A growing tradition takes flight in Breckenridge
BRECKENRIDGE – After just two years in existence, the Breckenridge Rec Center’s St. Patty’s Adult Dodgeball Tournament is already looking like an established tradition. Nearly 100 people filled 11 teams at Thursday’s second annual tournament. The large number of participants in this relatively new event demonstrates Summit County’s ripeness for structured competition. It seems like every sport has its place in these parts and there is no dearth of able athletes to lock horns with one another. From the gridiron to the gym to the snowy rugby pitch, rec league participation is booming.Some locals can’t get enough.”I think these (dodgeball tournaments) could fly once a month,” spectator Noah Applebaum said. “Everyone’s really into it.”
Applebaum didn’t reside on the court’s sidelines by choice. Much to his chagrin, the last-minute team that Applebaum assembled was denied entrance into the tournament because it was full.The St. Patty’s tournament field was a diverse mixture of new and old teams. Team International, the tournament’s runner-up to Five D’s, was a spontaneous concoction of mostly Breckenridge Ski and Ride School instructors. Five members of TI hailed from overseas, hence the name.”Tonight was the first time I ever played,” said Michael Tully of Australia, who played for TI. “I’ve seen it in the movie more than anywhere else.”Thursday’s championship game proved to be an intriguing matchup. Like TI, Five D’s was largely comprised of Breck instructors, thus obvious bragging rights were staked on the best-two-out-of-three-game showdown.”Having two ski school teams (in the finals) makes it more intense,” said Applebaum, who is a Breck instructor himself. “All the locker room banter tomorrow will be about the dodgeball tournament.”Team Rado was on the opposite end of the experience spectrum compared to TI. After winning the 2005 tournament, Rado’s entire six-person nucleus returned to defend their title (they went by Dirty’s last year).”Everybody returned plus we added one girl,” Rado’s Adam Pino said. “It was just so much fun last year.”
This year’s tournament format was changed to require at least two females per team. “We may cut it back to one next year,” tournament director Stacey Todd said. “Some of these teams had a hard time finding girls to join them. They were recruiting them from the gym just before we started.”By requiring two gals per team, Todd conformed to official dodgeball rules as dictated by the National Amateur Dodgeball Association (NADA). Each of the tournament’s participants received a two-page excerpt from NADA’s rule book. Members of the Five D’s squad were rewarded with a plaque and free drinks at Burke and Riley’s Irish Pub in Breck.Perhaps one reason dodgeball has found a niche in Breck is that it draws all walks of life. The sport seems to make for an interesting blend of elementary school reminiscence and unbridled adult competition.”It’s fun to have childhood stuff as well as competition,” Pino said.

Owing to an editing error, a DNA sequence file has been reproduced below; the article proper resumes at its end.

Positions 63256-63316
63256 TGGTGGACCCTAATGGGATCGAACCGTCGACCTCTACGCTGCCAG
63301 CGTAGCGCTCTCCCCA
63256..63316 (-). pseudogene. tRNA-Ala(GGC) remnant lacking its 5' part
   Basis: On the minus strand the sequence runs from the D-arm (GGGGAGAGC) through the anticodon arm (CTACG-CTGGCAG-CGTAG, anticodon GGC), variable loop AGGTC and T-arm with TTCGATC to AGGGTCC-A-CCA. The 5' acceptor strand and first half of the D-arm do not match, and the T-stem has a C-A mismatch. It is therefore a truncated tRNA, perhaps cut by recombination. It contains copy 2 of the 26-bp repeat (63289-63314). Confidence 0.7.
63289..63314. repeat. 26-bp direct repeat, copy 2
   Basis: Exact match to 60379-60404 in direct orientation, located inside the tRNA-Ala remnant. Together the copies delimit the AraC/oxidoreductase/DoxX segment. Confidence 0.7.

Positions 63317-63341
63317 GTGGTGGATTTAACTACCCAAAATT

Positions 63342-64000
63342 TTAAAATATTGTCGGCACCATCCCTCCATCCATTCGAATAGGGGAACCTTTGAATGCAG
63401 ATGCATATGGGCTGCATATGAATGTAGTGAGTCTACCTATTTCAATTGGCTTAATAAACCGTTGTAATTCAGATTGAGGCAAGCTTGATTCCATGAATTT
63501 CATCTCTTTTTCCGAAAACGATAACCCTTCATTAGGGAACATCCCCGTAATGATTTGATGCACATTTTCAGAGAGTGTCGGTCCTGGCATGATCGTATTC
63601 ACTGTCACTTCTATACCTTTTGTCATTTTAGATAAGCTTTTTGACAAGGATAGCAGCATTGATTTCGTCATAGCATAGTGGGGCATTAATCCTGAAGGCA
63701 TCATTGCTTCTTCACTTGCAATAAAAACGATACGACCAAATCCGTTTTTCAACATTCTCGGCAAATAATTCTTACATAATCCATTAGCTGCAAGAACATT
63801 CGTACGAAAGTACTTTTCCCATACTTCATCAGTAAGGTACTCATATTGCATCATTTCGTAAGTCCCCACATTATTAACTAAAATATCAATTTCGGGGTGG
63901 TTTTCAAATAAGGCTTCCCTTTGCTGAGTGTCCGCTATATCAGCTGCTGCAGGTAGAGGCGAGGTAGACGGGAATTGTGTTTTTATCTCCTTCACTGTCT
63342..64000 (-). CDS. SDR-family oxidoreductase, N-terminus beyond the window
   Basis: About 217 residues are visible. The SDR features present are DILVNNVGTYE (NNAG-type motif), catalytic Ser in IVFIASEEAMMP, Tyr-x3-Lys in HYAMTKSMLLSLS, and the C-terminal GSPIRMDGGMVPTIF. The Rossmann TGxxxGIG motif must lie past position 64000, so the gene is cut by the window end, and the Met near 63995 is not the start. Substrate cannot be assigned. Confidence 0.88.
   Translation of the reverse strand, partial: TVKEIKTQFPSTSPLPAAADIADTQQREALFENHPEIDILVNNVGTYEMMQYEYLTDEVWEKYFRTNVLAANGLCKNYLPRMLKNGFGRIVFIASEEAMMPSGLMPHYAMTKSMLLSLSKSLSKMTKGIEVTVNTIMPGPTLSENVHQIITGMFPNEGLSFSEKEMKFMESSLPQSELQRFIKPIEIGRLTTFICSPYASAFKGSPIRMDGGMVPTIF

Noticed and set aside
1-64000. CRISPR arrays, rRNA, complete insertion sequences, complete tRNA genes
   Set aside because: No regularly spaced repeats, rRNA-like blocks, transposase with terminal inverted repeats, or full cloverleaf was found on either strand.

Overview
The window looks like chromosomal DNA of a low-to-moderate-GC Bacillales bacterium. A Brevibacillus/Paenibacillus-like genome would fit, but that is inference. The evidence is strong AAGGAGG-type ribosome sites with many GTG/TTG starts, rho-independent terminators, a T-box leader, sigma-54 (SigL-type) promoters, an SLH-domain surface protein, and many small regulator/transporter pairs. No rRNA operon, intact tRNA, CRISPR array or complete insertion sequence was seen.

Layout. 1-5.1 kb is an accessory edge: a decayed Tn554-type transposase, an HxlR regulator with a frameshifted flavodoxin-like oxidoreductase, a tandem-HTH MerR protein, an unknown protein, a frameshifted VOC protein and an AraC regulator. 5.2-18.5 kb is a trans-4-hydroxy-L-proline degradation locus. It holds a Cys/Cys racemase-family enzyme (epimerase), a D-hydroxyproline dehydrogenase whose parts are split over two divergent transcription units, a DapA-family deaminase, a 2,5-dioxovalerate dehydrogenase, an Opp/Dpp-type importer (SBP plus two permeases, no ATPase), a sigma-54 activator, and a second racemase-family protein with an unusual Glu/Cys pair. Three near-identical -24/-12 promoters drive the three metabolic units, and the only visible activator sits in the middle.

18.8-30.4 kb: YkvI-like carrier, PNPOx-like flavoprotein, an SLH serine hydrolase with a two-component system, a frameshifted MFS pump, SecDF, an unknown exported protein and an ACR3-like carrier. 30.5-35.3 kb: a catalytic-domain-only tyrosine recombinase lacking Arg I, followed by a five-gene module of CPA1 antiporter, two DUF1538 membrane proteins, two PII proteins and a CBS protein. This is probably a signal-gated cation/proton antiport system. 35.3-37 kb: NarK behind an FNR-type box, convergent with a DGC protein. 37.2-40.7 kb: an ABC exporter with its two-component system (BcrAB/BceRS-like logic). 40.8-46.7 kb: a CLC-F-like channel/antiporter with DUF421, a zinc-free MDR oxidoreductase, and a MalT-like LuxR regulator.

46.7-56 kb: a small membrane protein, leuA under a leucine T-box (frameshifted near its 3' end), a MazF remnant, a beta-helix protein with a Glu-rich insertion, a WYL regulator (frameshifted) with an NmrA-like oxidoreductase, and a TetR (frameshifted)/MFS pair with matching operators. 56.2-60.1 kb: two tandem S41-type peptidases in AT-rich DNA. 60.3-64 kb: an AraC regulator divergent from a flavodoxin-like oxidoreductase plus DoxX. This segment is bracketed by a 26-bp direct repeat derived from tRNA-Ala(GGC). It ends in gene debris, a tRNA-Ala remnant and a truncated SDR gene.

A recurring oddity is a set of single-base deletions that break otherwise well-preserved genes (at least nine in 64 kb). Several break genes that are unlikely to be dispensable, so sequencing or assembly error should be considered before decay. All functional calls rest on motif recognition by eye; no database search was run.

The St. Patty’s tournament teams took various approaches to strategy. Some squads came out with a game plan, while others opted to leave tactics in the dust and just play randomly.Breck dodgeball regular Eric Ebarb is one competitor who favors a game plan.”You always have to aim low; if you aim high the other team is gonna catch the ball,” Ebarb said. “You don’t necessarily have to wing it, just try to get ’em when they’re not looking. If you do have a winger, give them the ball and let them throw it. At the start, there’s a race to the front line to get as many balls as you can, I usually try to get one or two and then kick a couple out of the way.”Despite his interest in dodgeball strategy, Ebarb hasn’t lost sight of what many would call the true nature of the sport.”It’s fun to get out here and act like your’re a kid again,” he said. “That seems to be the best attribute.”Adam Boffey can be contacted at (970) 668-3998, ext. 13631, or at firstname.lastname@example.org.
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